I liked this. I've seen others like it, as this is my genre, but this looks like it may be well done. I'd read it. I assume it is not trying to be pure Sci Fi. In fantasy, I have no problem with a gene having magical properties. So lay off the physics issues. By definition, magic can break the natural laws. Otherwise, it's not magic.

Good luck author, I look forward to reading your pages.

Anonymous said...

I just picked up Stephenie Meyer's *Twilight* at the bookstore, read the half-dozen or so sentences on the back of the book, and showed it to my husband, saying, "Now THAT'S a hook." And I bought it, even though my usual reading tends toward Alice Munro, etc. I might do the same with this one.

Lots of people are fascinated by vampires, farfetched or no. The way Meyer fudged it was evolution: a homo sapiens/homo vampirus split along the lines of the human/Neanderthal divergence. Course that doesn't explain why a genome could be contagious, but like paperback writer says ...

Rachel said...

This sounds cute and fun - I'd definately take a look if it was in bookshops!

Anonymous said...

I loved it!!
I would buy this book in a minute!

Hypergraphia said...

You know, I think I've developed a jealousy streak that I never knew I possessed. I'm sure I have a plethora of, as yet, undiscovered ideas in my head. But find myself going green-eyed over a story idea like this. I liken it to my "why couldn't I have thougt up Harry Potter?" complex. Every writer craves that one good idea that could shoot them over the top. I've seen YA vampire book before, (i think - i just never read one) but I think you are sitting on a potential gold mine. Good luck author!

Anonymous said...

::coughscottwesterfieldcough::

Daniel Barlow said...

"The gene has an emergent effect of building an organism which generates electromagnetic anomalies--reduced shadow/pictures etc--and a side effect of burning up the organism's store of iron. Which causes an unfortunate hunger for a replacement source of chelated iron."

"As you know, Bob, ..."

cm allison said...

Congrats paperback on even interesting me! (I'm not a big vampire or YA reader, but this looked interesting!)

Hypergraphia said...

Anonymous:
I dont' think this is quite like Westerfield's Peeps, just because they have a smiliar 'topic.' I didn't read his latest though, so I couldn't say for certain. I guess I'll have to read, as I am a fan of his Uglies/Pretties trilogy and have been reading with my daughter.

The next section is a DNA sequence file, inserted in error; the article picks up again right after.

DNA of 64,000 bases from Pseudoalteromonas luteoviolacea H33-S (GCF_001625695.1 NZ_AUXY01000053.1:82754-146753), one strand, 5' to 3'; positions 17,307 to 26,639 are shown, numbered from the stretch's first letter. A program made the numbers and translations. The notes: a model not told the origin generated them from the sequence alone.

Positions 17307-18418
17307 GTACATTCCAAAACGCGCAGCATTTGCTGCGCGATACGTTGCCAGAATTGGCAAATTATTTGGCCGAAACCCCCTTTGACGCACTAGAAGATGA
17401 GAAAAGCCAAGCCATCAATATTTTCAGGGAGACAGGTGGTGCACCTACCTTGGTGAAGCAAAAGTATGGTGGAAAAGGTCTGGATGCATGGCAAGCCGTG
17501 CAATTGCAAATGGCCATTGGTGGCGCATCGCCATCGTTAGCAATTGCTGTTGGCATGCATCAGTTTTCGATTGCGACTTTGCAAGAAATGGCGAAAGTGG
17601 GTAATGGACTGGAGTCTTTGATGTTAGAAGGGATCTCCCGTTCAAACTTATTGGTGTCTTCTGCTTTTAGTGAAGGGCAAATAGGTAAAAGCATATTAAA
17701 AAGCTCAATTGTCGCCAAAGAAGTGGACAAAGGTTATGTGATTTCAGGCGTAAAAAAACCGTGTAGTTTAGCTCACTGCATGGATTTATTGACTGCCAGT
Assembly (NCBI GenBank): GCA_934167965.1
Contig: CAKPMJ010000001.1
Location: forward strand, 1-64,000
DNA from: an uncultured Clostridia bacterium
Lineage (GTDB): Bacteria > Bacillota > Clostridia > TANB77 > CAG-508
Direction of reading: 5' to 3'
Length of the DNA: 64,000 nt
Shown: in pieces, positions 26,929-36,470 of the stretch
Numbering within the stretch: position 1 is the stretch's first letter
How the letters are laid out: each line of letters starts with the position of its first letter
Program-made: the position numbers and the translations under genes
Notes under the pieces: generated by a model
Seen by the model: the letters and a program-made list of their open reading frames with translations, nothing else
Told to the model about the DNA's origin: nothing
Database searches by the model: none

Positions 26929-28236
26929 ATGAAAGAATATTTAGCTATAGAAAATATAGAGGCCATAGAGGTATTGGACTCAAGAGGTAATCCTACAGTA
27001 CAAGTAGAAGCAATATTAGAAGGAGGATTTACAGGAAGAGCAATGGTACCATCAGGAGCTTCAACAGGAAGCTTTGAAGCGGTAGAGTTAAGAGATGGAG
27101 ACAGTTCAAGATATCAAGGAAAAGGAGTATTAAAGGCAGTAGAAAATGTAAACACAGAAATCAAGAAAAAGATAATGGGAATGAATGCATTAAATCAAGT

Rei said...

I don't get the stakes. Fun, though, yes. :)

This is the second vampire novel to sound potentially interesting to me. The other was in a previous CoM (or was it EE?) -- the devout Christian vampires at war with the demon-allied catholic church.

j h woodyatt said...

I hate vampire stories, but I gotta agree with Miss Snark. You got a good hook here.

Marti said...

I like it a lot. Strong, clean writing. A clear, confident voice, without a lot of unnecessary verbiage.

Anonymous said...

Congrats getting nods from Miss Snark. Be sure to read MT Anderson's "Thirsty" as your hormones vs. vampirism sounds familiar.

Good luck!

A Paperback Writer said...

I had NO idea that my hook would ever generate such controversy over physics. I am slightly amused. It was never meant to be sci-fi, but I needed some reason why the kid was a vampire -- and it needed to be hereditary. It appears I've opened a can of worms. I'll have to think hard about this one, so thanks, everyone, for pointing this out.
As for the weather in Scotland.... Look, people, I did my homework. I lived in Scotland for 2 separate summers and then later a full year. Yes, the sun shines, but I lived through a summer "heat wave" twice: it never reached 80 degrees F. It's not exactly Arizona in August. Trust me.
I LOVE Scotland, but the saying in Edinburgh was "If you don't like the weather, wait 5 minutes."
I will take into account your suggestions on the gene bit and reading the novel Thirsty (I'm already familiar with Meyer's work, so I know I don't overlap her), but I'm not backing down on Scotland.
And I eagerly await more helpful comments on the first page of the book, as that's where I'm struggling the most. I hope you'll all be offering suggestions then.
And if I criticize my own work, Miss Snark, will you send ME back to Scotland?

Anonymous said...

I HATE vampire stuff and can't for the life of me comprehend what is so fascinating about them. Yuk. BUT ... great job on this hook and congratulations on the 10! A good example, I think, of taking two "overused" concepts and combining them in a way that comes across fresh and interesting.

Best line: "He can't tell bloodlust from his rollercoaster adolescent hormones."

Lynn Raye Harris said...

I wouldn't sweat that gene stuff. Audrey Niffenegger created a guy with a spontaneous time-traveling gene. Didn't hurt her sales any. :)

Xopher said...

I wannit! I'll buy it! I'll read it!